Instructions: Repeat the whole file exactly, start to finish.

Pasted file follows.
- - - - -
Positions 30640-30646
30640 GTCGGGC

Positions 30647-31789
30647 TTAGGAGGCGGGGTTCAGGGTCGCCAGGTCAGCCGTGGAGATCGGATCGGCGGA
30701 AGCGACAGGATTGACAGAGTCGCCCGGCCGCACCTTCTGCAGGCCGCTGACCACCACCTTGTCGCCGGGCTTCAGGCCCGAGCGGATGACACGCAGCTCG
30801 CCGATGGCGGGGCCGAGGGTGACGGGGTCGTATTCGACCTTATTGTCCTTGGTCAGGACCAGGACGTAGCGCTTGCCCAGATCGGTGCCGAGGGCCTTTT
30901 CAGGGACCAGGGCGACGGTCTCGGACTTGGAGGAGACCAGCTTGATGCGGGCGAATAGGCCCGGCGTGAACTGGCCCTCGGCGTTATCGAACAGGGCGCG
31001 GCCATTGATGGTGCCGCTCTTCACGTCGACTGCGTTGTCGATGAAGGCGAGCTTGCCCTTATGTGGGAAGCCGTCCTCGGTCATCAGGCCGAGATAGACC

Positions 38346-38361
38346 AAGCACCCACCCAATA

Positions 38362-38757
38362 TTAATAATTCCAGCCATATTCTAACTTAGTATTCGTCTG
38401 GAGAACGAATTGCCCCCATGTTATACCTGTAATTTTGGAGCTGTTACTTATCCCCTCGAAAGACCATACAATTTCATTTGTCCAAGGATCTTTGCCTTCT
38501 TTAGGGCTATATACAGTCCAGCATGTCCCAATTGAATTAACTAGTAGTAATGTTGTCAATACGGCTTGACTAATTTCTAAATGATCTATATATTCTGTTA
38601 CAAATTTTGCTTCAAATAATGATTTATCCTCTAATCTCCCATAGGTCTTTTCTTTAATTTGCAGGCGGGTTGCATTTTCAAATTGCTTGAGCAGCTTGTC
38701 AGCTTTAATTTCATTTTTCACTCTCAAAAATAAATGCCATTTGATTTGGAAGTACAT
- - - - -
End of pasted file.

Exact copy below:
Positions 30640-30646
30640 GTCGGGC

Positions 30647-31789
30647 TTAGGAGGCGGGGTTCAGGGTCGCCAGGTCAGCCGTGGAGATCGGATCGGCGGA
30701 AGCGACAGGATTGACAGAGTCGCCCGGCCGCACCTTCTGCAGGCCGCTGACCACCACCTTGTCGCCGGGCTTCAGGCCCGAGCGGATGACACGCAGCTCG
30801 CCGATGGCGGGGCCGAGGGTGACGGGGTCGTATTCGACCTTATTGTCCTTGGTCAGGACCAGGACGTAGCGCTTGCCCAGATCGGTGCCGAGGGCCTTTT
30901 CAGGGACCAGGGCGACGGTCTCGGACTTGGAGGAGACCAGCTTGATGCGGGCGAATAGGCCCGGCGTGAACTGGCCCTCGGCGTTATCGAACAGGGCGCG
31001 GCCATTGATGGTGCCGCTCTTCACGTCGACTGCGTTGTCGATGAAGGCGAGCTTGCCCTTATGTGGGAAGCCGTCCTCGGTCATCAGGCCGAGATAGACC

Positions 38346-38361
38346 AAGCACCCACCCAATA

Positions 38362-38757
38362 TTAATAATTCCAGCCATATTCTAACTTAGTATTCGTCTG
38401 GAGAACGAATTGCCCCCATGTTATACCTGTAATTTTGGAGCTGTTACTTATCCCCTCGAAAGACCATACAATTTCATTTGTCCAAGGATCTTTGCCTTCT
38501 TTAGGGCTATATACAGTCCAGCATGTCCCAATTGAATTAACTAGTAGTAATGTTGTCAATACGGCTTGACTAATTTCTAAATGATCTATATATTCTGTTA
38601 CAAATTTTGCTTCAAATAATGATTTATCCTCTAATCTCCCATAGGTCTTTTCTTTAATTTGCAGGCGGGTTGCATTTTCAAATTGCTTGAGCAGCTTGTC
38701 AGCTTTAATTTCATTTTTCACTCTCAAAAATAAATGCCATTTGATTTGGAAGTACAT